J-109 & Beneteau 36.7

During my afternoon stroll along the foreshore of Fort Adams yesterday I noticed the Alofsin Basin was filling up with boats preparing to sail in the New York Yacht Club Race week. There were two brands of boats: J 109’s and Beneteau 36.7’s. While I was waiting under a tent for a thunder storm to roll by, I was gazing at each build of boat and was struck by some of the differences and some of the similarities.

Given that the boats are more or less the same size, with the same general purpose and are Name Brands, after the blow subsided, I wandered around the docks and took these pictures of some of the details and I record my thoughts on same.

The 109 is of course a sprit boat thus it does not need a fore guy for the pole whereas the Beneteau is set up for symmetrical kites.

foredeck of J109

The J109 has a relatively uncluttered foredeck, with no (visible) rigging for the pole/sprit, although the tack line has to lead somewhere and the hatch is set aft on the cabin.

Foredek of Beneteau

The Beneteau has the hatch on the foredeck and this boat uses a double ended foreguy leading aft on either side of the spar.

The J109 is nominally mast head with only about 18″ above of mast above the top of the headstay connection. This is typically for the spinnaker sock to live. The Beneteau is more of a fractional rig, with perhaps 3-4 feet (by eyeball) of spar above the jib-stay/mast connection. These two seemingly slight differences lead to different backstay adjustment systems.

Back stay takle on Beneteau

The Beneteau has a multi-part tackle for backstay adjustment. It is very cunningly lead forward to either side of the binnacle thence to cleats that the mainsheet trimmer can adjust from his regular perch. It seems like the BS position might give a hand hold to a swimmer returning aboard too. And there is space on top of the rudder post for placing a life raft should one sail where one is needed.

Beneteau backstay adjuetment rigging.

The two ends of the tackle are led forward to the base of the binnacle then up to matching cam cleats and so positioned that the main sheet trimmer can easily adjust them from his normal perch-thus not disturbing anything. At least on this boat.

The J-109 has a more or less conventional integral hydraulic adjustment. Similar to the J 105 so the closest person to adjust it is thus the guy steering.

Hyd BS adj on J109

The J109 has a hydraulic adjuster operated by the driver, probably.

BS adjustment for the J109

The integral hydraulic adjuster for the J-109 is positioned behind the driver. It too can be used as a hand hold by returning swimmers. There is ample space aft of the helmsman for placing a raft too as circumstances dictate.

Both boats have double spreader rigs.On the J109, the D2’s, are continuous and so terminate at the deck.

Chainplates or J109

The D2’s on the 109 are adjustable from the deck, a convenient feature for sailing (racing) in disparate locations, so it is easy to adjust the rig settings for light, medium or hard air.

The black wrappings are not the usual black electrical tape but rather cotter pins attached to Velcro so the pins can be pulled instantly with no tools and the rig adjusted, quickly, between races even, if the crew is up to it.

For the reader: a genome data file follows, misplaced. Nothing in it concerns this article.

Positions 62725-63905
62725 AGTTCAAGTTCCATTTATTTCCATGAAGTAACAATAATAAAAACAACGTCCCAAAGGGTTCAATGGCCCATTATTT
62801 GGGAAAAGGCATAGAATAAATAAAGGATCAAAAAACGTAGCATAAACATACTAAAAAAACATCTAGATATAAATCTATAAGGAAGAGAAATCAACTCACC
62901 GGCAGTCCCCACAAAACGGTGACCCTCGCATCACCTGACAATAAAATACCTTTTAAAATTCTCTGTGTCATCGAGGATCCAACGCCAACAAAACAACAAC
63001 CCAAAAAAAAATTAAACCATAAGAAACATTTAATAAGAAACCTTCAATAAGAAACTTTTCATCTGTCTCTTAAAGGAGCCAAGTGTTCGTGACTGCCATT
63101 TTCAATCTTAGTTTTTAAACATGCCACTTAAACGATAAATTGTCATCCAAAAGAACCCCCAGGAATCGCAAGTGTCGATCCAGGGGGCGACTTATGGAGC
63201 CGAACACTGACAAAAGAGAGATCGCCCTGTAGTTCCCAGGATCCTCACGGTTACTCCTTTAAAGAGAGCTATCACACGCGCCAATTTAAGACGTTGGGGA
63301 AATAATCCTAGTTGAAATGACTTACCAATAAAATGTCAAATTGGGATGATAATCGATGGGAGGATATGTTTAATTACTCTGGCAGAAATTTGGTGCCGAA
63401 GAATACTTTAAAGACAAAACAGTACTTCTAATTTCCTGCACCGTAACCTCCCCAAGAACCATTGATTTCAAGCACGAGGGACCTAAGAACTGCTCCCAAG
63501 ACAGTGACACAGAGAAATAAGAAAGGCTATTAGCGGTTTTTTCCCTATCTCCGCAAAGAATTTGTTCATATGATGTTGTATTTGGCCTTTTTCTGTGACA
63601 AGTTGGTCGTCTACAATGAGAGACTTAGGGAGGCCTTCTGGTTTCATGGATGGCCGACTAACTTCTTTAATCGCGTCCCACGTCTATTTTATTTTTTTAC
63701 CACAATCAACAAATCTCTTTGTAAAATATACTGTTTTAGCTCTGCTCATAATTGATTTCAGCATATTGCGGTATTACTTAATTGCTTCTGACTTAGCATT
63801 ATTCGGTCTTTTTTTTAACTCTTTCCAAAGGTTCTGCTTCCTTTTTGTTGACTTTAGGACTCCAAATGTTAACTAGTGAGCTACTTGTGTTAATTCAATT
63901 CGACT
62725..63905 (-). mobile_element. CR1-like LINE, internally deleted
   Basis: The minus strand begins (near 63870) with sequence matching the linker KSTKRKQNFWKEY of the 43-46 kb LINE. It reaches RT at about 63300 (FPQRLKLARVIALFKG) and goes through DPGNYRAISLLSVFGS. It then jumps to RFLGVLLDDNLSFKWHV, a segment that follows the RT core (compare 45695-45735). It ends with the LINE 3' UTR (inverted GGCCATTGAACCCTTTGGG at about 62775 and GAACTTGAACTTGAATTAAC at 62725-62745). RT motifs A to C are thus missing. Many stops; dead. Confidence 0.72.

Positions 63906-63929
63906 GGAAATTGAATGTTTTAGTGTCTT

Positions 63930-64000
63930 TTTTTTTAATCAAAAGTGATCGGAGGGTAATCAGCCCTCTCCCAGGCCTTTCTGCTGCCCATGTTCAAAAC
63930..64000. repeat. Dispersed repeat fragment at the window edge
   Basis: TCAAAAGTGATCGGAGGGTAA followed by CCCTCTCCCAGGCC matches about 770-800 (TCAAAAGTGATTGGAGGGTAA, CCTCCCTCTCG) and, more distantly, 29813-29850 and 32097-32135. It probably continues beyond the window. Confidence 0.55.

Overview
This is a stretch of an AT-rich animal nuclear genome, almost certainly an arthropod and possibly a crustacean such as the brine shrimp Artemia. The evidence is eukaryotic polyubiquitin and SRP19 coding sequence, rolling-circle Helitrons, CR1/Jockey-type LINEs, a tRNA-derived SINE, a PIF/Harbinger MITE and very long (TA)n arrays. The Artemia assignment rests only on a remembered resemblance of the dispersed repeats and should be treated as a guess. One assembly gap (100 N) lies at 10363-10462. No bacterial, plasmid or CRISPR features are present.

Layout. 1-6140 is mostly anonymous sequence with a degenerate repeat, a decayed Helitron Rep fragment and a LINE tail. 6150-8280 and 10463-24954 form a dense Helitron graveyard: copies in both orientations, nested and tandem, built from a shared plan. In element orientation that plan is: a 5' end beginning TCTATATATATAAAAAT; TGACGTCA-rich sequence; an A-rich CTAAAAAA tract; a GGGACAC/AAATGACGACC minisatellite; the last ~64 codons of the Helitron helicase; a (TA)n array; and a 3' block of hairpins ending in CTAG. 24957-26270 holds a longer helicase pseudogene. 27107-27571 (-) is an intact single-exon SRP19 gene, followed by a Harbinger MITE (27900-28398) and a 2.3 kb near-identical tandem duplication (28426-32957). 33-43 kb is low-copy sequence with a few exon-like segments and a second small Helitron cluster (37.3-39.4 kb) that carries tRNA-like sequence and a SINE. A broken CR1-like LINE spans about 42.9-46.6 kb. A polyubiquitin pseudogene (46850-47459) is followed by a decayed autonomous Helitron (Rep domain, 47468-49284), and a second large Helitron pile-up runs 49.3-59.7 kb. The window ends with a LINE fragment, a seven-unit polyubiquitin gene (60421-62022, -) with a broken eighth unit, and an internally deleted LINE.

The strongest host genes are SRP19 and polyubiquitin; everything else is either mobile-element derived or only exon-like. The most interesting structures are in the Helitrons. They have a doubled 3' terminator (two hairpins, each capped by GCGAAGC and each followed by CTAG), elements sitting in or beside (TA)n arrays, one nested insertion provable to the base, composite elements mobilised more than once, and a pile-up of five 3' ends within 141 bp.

On the Beneteau though, the rigging is dis-contiuous and so the terminals for the rigging are aloft making between races adjustment a bit more of a chore. The deck terminal looks like this.

Chainplates on the beneteau

Beneteau 36.7 chainplate terminals are on deck and so require a crew member to go aloft to adjust the rigging, but this leaves a smother, cleaner bottom end of the rigging on deck. This boat uses another trick of race boats. The elimination of the cotter pins altogether by tying the two barrel screws together.

Not only are the boats from different builders and have different ideas about spinnakers but they also use different hardware.

Halyard blocks at the Beneteau mast collar

The Lewmar blocks at the base of the Beneteau spar are connected with shackles. While this makes easy to get them on and off, it does leave open the possibility of the blocks falling over during operations. I have seen halyards get hockles (kinks) this way and also chafed thru the plastic sides of one block when it fell over. Contemplate also the molded in non-skid tred on the Beneteau.

MAst collar on J109

The J109 mast blocks are secured to the deck/collar ring by short studs (the spare one on the left holds 2 halyards) thus keeping them vertical at all times. The non skid seems to be painted on on this boat. Interesting the differences in the mast collars since the spars both come from the same company even though they may have different brand names.

The Genoa lead cars are both ball bearing adjustable, but on the 109 the tackle was 4:1

Harken lead adjuster on J109

This particular J109 has a 4:1 tackle for moving the car. The care tows forward to the right in the picture.

The Beneteau has a 3:1

Lewmar adjusters on the Beneteau

For whatever reasons this Beneteau has a 3:1 tackle, towing forward, to the left, in this image.

The mainsheet travelers are also different.

J109 cockpit

On the 109 the mainsheet traveler is about knee height, recessed into the cockpit seats.

And on the Beneteau, it straddles the cockpit higher up.

Mainsheet traveler position on Benetau

The traveler on the Beneteau is placed on the coamings, making it, I imagine, a bit harder to scramble over to steer, swim or get to the back of the bus.

I found these details interesting. I hope you did too.

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